- Sunayna Prasad
The Spelling Assignment
I stood in the classroom and observed the second graders as they presented different stories. It was my first time student-teaching. I was a college sophomore, which is the youngest you can observe classrooms in schools.
A familiar little girl stood up and presented her story. I looked at her as her bangs covered her eyes and her thick bobbed hair covered her cheeks. She reminded me of someone I’d babysat from four years ago. It couldn’t be Emma Da Silva, who used to play with a stuffed polar bear she’d called Spike.
The child faced the class and read the story. “For our spelling homework, I wrote about a polar bear named Spike.”
I gazed at her.
“Once upon a time, there was a polar bear named Spike. Spike wanted to play with the otters and the elephant seal on the glacier. There was a rainbow in the sky, which made Spike happy. But the other animals said no when he asked if he could play. Spike was sad and cried. His mommy came and gave him company. She walked with him back to the other animals and made them say sorry. Spike ran toward them and they accepted him. They lived happily ever after. The end.”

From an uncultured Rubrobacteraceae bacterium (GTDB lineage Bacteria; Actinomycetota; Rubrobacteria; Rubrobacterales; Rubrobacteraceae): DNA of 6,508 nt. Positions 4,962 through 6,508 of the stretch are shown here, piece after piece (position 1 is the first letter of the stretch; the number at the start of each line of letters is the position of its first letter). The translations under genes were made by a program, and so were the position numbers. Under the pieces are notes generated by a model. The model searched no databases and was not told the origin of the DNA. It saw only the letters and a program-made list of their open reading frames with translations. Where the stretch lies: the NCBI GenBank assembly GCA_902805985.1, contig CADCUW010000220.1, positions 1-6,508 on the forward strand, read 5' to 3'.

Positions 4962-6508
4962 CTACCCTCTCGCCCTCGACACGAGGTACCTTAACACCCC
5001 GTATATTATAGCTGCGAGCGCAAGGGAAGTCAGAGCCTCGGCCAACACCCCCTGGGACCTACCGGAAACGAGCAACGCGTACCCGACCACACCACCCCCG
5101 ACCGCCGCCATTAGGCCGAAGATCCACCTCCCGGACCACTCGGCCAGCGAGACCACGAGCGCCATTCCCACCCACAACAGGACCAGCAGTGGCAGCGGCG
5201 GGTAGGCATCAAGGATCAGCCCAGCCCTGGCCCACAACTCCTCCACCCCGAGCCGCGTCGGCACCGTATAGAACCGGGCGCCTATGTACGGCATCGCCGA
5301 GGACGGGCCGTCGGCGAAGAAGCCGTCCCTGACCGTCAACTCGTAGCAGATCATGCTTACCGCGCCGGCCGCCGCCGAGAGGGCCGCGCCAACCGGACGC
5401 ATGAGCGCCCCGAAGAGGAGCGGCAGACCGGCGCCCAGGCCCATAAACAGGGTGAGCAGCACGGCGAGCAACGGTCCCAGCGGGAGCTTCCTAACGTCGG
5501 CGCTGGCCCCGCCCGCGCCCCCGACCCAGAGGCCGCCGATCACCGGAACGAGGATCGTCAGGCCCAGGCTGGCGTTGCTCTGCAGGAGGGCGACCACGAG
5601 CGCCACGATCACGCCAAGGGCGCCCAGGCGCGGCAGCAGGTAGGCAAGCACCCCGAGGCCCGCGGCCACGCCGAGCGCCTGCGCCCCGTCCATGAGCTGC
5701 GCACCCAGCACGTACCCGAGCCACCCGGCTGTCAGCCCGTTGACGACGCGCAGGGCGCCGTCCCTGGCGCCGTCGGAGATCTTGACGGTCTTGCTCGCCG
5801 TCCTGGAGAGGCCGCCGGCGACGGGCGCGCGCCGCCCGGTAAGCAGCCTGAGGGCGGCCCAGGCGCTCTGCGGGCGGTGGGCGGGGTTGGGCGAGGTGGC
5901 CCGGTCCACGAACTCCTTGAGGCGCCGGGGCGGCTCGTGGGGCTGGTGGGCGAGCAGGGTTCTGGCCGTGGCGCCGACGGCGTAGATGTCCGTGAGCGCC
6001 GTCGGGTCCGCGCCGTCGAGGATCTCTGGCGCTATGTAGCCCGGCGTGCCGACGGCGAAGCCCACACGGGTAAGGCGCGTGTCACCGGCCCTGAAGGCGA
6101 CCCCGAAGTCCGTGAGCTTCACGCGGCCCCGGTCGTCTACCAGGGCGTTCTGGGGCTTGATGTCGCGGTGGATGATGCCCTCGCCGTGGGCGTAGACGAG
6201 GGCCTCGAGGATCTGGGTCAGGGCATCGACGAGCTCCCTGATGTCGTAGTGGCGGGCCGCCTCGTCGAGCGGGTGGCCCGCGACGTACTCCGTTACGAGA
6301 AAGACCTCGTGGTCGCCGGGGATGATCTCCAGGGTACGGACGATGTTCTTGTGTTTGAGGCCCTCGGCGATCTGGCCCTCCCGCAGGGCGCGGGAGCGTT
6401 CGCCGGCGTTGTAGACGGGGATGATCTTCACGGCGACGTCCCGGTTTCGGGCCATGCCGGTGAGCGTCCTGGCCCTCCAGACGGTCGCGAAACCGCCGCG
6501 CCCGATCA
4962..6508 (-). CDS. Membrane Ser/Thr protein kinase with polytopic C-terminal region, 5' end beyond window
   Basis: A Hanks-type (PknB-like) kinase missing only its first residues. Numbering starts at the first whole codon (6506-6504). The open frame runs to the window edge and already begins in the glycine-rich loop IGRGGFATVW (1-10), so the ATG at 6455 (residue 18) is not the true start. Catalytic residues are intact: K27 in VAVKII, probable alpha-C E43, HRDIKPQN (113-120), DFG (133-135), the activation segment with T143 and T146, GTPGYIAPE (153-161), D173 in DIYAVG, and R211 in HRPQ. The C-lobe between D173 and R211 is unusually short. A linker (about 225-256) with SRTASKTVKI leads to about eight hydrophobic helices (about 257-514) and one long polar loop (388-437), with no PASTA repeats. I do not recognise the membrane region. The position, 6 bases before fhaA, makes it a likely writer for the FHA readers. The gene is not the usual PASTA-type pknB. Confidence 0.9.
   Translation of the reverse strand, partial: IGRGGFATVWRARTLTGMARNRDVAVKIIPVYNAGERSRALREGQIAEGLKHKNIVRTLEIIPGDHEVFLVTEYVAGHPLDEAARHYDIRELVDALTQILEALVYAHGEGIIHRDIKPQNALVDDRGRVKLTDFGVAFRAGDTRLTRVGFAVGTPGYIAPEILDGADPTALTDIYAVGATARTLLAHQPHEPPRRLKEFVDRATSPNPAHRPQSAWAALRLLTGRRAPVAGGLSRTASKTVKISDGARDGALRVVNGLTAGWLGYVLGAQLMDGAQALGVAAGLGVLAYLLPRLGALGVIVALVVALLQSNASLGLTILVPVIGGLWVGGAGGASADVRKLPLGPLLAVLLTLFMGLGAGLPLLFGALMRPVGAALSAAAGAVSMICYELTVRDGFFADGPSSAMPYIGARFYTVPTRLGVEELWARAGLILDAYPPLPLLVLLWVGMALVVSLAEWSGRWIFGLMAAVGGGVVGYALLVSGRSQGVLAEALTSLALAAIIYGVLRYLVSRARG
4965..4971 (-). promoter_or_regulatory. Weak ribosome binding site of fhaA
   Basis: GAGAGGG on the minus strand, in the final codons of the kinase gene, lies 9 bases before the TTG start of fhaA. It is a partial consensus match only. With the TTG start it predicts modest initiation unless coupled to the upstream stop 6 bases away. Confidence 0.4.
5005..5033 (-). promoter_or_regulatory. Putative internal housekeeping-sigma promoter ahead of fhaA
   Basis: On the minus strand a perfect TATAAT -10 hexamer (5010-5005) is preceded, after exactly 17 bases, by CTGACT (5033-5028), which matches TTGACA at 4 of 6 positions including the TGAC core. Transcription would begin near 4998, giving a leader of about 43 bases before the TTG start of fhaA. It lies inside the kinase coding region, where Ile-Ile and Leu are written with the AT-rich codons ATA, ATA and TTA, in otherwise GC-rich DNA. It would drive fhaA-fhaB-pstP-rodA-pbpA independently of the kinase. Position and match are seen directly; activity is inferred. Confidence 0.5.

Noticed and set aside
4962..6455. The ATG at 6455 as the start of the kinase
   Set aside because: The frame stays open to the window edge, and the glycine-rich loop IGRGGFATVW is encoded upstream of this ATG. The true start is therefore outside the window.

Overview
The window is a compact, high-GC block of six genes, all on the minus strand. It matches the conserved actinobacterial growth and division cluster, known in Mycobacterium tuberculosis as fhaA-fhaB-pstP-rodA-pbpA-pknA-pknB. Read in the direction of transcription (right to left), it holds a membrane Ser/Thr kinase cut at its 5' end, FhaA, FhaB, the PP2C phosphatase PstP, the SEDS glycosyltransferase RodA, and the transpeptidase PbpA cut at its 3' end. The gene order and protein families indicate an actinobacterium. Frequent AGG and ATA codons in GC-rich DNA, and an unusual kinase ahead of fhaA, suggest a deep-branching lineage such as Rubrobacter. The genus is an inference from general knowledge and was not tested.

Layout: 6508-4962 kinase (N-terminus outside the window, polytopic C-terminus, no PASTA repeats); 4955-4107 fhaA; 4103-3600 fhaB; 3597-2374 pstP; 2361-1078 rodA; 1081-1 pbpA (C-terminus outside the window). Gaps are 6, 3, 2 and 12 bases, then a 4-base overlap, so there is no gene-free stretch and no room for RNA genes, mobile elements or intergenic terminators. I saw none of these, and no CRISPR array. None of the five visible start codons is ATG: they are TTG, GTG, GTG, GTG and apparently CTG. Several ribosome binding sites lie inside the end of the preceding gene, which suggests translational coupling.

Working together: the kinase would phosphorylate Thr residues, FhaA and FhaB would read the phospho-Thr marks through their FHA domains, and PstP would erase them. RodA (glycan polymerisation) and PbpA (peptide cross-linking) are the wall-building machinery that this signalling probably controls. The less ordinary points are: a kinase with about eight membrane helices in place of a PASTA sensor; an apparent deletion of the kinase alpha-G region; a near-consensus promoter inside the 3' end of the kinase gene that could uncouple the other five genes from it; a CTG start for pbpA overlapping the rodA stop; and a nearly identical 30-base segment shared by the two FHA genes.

The class applauded. Mrs. Jackson, the teacher, stood up. “Wait to go, Emma. But you missed some of the spelling words.”
“No, I didn’t,” Emma said.
“You missed the words, bitterness, community, social, alligator, and cooperate,” said Mrs. Jackson.
“Aw,” said Emma.
“Sit back down,” said Mrs. Jackson. “We’re going to move on to something else.”
I approached Emma as she returned to her desk.
“What is it, Miss. Whitney?” Emma asked me.
I hesitated. “That was an interesting story you wrote.”
“But I’m going to get a zero,” said Emma.
“Well, I remember a little girl who also had a stuffed polar bear named Spike,” I said.
Emma tilted her head. “Are you talking about me?”
“You used to babysit me?” asked Emma.
“Is your last name Da Silva?” I asked.
“I… I did babysit you.”
Emma brightened her eyes.
“Jaylin, get back here,” said Mrs. Jackson.
I returned to the chalkboard but continued to gaze at Emma. That story made me smile.